The Teaching of Sri Aurobindo

Teaching of Sri Aurobindo

The Teaching of Sri Aurobindo

In “The Teaching of Sri Aurobindo” M.P. Pandit has provided us a brief overview and introduction to the teaching of Sri Aurobindo. This book seeks to expose the principles of this High Teaching and to elaborate upon the truths of this Knowledge in their bearing on the significance of Man, Nature and God.

Perfect Man in a perfected Society has been the dream of seers and saints, thinkers and mystics from times immemorial. Imperfect as man is at present, he can and should achieve a progressive perfection in himself and his fellow-beings. And this he can do by developing his own consciousness beyond the narrow boundaries of his mind and senses. For, it is the state of one’s consciousness that determines his perfection or imperfection.

The Vedic seers spoke of Ritam Jyoti, the Truth-Light, on attaining which man grows into Immortality, into a supreme Knowledge, Power and Bliss. The Rishis of the Upanishads similarly refer to Mahas, the Vijnana looming over the Planes of Manas which releases one into the splendours of Knowledge and Freedom. In modern times, it is Sri Aurobindo and the Mother who have revived this ancient faith in the Destiny of Man in all its amplitude, envisaged the blossoming of a growing perfection in humanity as an inevitable result of the development of a higher Consciousness, a spiritual Truth-Power above the domain of the Mind — the Supermind, and have worked to bring the hour of the establishment and operation of this Truth-Consciousness on earth nearer and nearer.


  • Chapter I. Philosophy
  • Chapter II. Yoga
  • Chapter III. The Divine Mother
  • Chapter IV. The Psychology of Social Development
  • Chapter V. The Ideal of Human Unity
  • Chapter VI. The Secret of The Veda
  • Chapter VII. The Upanishads
  • Chapter VIII. The Gita

Book Details

Author: M.P. Pandit

Print Length: 75 pages

Publisher: Lotus Press

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Book format: Kindle

Language: English

Price: $3.95

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Chapter I. Philosophy

Every thinking person asks himself, in his awakened moments: what is the meaning of this life? Or, has it any meaning at all? What is this world? How has it come to be? Where is it drifting to? And what is the significance of his present?

Many have thought over these questions before and the answers they have given are varied and often contradictory. The universe, it is said, is a creation of an Almighty God who has brought all creatures into being by a fiat and rules over them with the scales of justice in his hands. He rewards good with happiness and punishes evil with misery. All continues till, one day, he is pleased to dissolve the empire.

There are others who pronounce there is no God. God is only a figment of the anthropomorphic imagination of man. The world is self-existent. All is a result of the action and reaction of elements and forces; each form comes into existence and passes out of it mechanically as a result of certain combinations and break-up of material elements. Consciousness is only an epiphenomenon of the physical organism. There is neither past nor future; only the present is real and it is wisdom to make the most of it.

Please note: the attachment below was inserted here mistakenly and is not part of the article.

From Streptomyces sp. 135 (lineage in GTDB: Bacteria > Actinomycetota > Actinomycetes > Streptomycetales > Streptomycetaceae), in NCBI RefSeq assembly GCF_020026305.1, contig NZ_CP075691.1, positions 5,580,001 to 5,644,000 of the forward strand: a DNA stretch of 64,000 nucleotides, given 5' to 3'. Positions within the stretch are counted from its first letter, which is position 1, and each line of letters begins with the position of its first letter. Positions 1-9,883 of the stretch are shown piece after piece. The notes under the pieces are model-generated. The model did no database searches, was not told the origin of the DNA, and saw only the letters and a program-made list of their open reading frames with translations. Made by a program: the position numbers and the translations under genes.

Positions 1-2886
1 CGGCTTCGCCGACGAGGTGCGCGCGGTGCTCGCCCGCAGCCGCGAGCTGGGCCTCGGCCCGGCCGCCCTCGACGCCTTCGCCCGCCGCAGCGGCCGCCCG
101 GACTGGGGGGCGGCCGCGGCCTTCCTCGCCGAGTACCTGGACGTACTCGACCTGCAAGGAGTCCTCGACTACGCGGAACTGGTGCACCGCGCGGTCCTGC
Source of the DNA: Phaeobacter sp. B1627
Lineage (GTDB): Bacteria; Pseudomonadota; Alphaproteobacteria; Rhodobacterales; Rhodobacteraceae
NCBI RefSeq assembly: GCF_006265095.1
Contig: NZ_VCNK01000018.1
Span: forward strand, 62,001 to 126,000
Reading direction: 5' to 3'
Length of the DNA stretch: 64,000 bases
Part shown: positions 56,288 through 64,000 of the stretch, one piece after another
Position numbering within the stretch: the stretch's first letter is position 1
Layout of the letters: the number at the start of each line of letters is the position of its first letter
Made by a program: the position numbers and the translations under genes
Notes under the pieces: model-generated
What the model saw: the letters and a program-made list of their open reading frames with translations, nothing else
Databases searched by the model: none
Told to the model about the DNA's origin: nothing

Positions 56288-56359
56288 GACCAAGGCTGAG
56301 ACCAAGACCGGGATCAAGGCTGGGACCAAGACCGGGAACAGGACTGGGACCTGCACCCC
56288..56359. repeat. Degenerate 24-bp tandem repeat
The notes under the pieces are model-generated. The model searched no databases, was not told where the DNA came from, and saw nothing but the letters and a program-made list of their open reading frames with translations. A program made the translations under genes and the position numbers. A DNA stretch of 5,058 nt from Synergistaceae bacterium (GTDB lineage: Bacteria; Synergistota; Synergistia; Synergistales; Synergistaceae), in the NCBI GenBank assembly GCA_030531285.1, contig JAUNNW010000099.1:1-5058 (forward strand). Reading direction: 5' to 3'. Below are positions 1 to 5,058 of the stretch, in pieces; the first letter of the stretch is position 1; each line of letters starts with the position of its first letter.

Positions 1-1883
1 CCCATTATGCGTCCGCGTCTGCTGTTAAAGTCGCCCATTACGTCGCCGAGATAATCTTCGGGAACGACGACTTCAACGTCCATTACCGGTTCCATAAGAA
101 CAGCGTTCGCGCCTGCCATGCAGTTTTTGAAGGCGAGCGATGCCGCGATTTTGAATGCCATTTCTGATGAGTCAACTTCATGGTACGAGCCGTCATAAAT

No, this world is not real either, say still others. The world is a transient phenomenon where everything changes moment to moment, man a stream of thought-movements and a bundle of impressions: the whole concatenation is kept going by the never-ending urge of Desire. Once this prop is withdrawn the flux of things lapses and ceases to be. There is no abiding reality as such; the only thing that truly exists is a Nothing, Zero, Shunyam.

There is yet another view which has exercised a profound influence on the mind of man. According to it there is a Supreme Reality; but it is an Absolute Indefinable, One-without-a-second — the Brahman, which stands transcendent above all creation. That alone is real; all else is unreal. The universe is a huge shadow cast by the Being of Brahman or a fantasm woven by Its own force of Being, Maya. Thus the world-phenomena, the creatures peopling it, are all shadow-figures flitting about on an illusory stage. The sooner each one sees this truth, or rather lack of truth in his life and withdraws from it to the Sole Truth Beyond, the better.

There are certain modified versions of this standpoint which lend a partial reality to the world and life, but all told, the utmost they concede is an inferior value to world-existence vis-à-vis a Truer Beyond. Less or more, there is always a sense of unreality, an impermanence overhanging this life. One has to recognise that it is an activity of an inferior if not a wholly unreal kind and it is best to effect one’s release from this state of dissolvable turmoil and pass to a hereafter or Beyond which alone is ultimately True and Permanent.

To Sri Aurobindo, however, the world is not a delusion or a baseless transient phenomenon. All is real; you are real, I am real, every bit that we see around is as real as Reality could be. For all is a true formation of Brahman that is the Sole Reality:

O Brahman, Thou art man and woman, boy and girl;
old and worn thou walkest bent over a staff; thou art
the blue bird and the green and the scarlet-eyed.

Svetasvatara Upaniṣad, IV. 3, 4


This Teaching starts with the ancient perception of the seers of the Vedanta that there is a Supreme Reality which is absolute, eternal and indeterminable. This is Brahman, the One Truth, Sole and Entire. Whatever is is in Brahman, for there is none outside It. All this is a manifestation of Brahman, by Brahman, and in Brahman; therefore all is as real as Brahman Itself.

The Supreme Reality is indeed inconceivable and ineffable — an indefinable Transcendent. But It is not that alone. Above all and yet holding all in essence, when turned towards manifestation, this Reality determines itself as a supreme Existence, Something that exists by itself, sat. Not merely exists, but it is actively aware of itself; dynamic with Self-Knowledge, it is Consciousness-Force, Chit. And the very nature of this Existence innate with Consciousness is an utter Delight, Ananda. This is the triune status, Existence-Consciousness-Bliss, in which the Reality perceives itself in its poise for manifestation.

Why does Brahman manifest? Why should the Absolute turn from its ineffable Immutability towards Movement and what is it that it seeks which is not already contained in itself? Well, Brahman manifests himself not because of any want but for a Self-revelation, a Self-deployment in the outpouring of his Bliss. It is this Ananda of his being that throws itself out for the sheer joy of an infinite movement and variation. Ananda is the base, Ananda the movement and Ananda the goal of manifestation. All creation is a surge of Brahman in an outflow of Delight. This is the full import of the Vedantic dictum, all is Brahman, sarvam khalu idam brahma.